Microsoft in Search of Breakthroughs
Software giant shares a bit about its 'best defense against war, famine and Google.'
MOUNTAIN VIEW, Calif. - Microsoft opened part of its Silicon Valley research operation to share a bit of the technologies and explorations its making in search of the next big hit. Rick Rashid, who's been in charge of Microsoft Research since it was founded in 1991, said research is the key to the company's success in good times and bad.
"The value of research? Microsoft is still here," said Rashid, a Microsoft senior vice president. "A lot of the companies that were around in the 1990s are not here anymore, but we are because we've been able to evolve and change."
Rashid said the research group has helped spawn "six or seven billion dollar businesses" at Microsoft (NASDAQ:MSFT), including the Xbox and the continued evolution of Windows. The company claims every product it currently ships has been "influenced" by work done at Microsoft Research (MSR).
Much of the research takes a long time to percolate out to the product lineup; for example, the DirectX graphics technology that helps drive the Xbox was developed in the 1990s.
The Silicon Valley campus is one of five Microsoft Research centers worldwide, with a sixth slated to open in July in Cambridge, Massachusetts near M.I.T.
Rashid argued that basic research is the most effective response to competitive threats like a new technology or business model. It can also help a company prepare for other external threats.
"If something really bad happens -- a war, famine, Google, you can respond," Rashid joked to a large conference hall of several hundred attendees at the event. (No mention was made of Microsoft's most recent efforts to compete with Google, which have been centered on buying all or parts of Yahoo).
Roy Levin, a distinguished engineer and director of the Microsoft Research's Silicon Valley operation, spoke after Rashid and described several of the projects under way, which were also on display in a demo hall outside the conference hall.
In the PINQ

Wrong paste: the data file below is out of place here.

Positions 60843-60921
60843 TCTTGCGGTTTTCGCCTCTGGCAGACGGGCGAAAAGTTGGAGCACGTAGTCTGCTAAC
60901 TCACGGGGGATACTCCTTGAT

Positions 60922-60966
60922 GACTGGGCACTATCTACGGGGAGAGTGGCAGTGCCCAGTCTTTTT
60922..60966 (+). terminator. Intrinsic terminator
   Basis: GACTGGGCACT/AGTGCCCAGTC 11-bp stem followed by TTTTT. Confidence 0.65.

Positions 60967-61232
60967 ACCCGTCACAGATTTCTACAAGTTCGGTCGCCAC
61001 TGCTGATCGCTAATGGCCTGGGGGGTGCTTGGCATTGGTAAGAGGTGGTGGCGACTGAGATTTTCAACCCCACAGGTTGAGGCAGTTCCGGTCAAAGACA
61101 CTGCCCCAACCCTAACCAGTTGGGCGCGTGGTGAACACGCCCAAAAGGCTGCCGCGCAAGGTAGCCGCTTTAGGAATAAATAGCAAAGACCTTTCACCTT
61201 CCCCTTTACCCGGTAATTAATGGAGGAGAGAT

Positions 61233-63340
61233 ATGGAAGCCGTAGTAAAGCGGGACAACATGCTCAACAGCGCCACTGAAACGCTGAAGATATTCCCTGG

PINQ (for Privacy Integrated Queries) was described as a first step to help companies exchange certain data, like personal records, while protecting individual's privacy.
An example, would be medical records where, say, some outside agency wants to look at a company's records in aggregate. PINQ's Language Integrated Query (LINQ) framework, checks queries against certain rules to insure no individuals could be identified based on the results.
"Imagine a database of personal records," said Levin. "If a query is made to the database and the results are equally likely whether you're added in there or not. That would go a long way to satisfy the desire for privacy."
The Constellation Answer
Levin also discussed research into another project, called Constellation, which was not on display. The idea is to help users or IT departments more easily identify why something in a distributed system, like e-mail, stops working.
"In a distributed system, when an operation fails, you don't know which computer or service failed, you just know you can't do your work," said Levin. Constellation is designed to be an automated system based on machine learning technology to observe and record what's happening on the network including which systems and operations are dependent on each other.
In the e-mail failure example, Constellation probes all the dependent systems (bypassing ones it deems not relevant based on past observation). A graphical representation then shows the point of failure, such as one server failing to talk to another.
"We think this would be helpful to anyone running a large network," said Levin. "Which these days seems to be just about anyone."
But for now Constellation is very much a research project still in the development stage.
Other projects that were displayed include Boku, described as "Lightweight programming for kids." The high level-programming paradigm operates in a 3-D gaming world on the Xbox 360. Youngsters manipulate small virtual robots to achieve specific tasks designed as an easy introduction to some of the foundational elements of creative programming without having to write code.
Another project, WorldWide Telescope, serves as a kind of personalized virtual telescope to view many of the areas of the universe already recorded by astronomers. The service is already running and available for free at the Worldwide Telescope Web site.
Users can also record their own explorations and share those sessions. Microsoft said the service blends terabytes of images, data and stories from multiple sources over the Internet into a rich, immersive experience.
"None of the work on the Worldwide Telescope could have happened without broad collaboration of the astronomy community," said Rashid.
In addition to collaborations with professional groups, Rashid said almost 15 percent of Microsoft's basic research budget is invested in universities. Microsoft lays claim to having the largest internship program for PhDs of any technology company, with over a thousand PhD candidates participating.
But when it comes to what keeps Microsoft Research humming, he emphasized the importance of retaining skilled employees. "The most important thing Roy and I do is who we hire and who we fire," he said.
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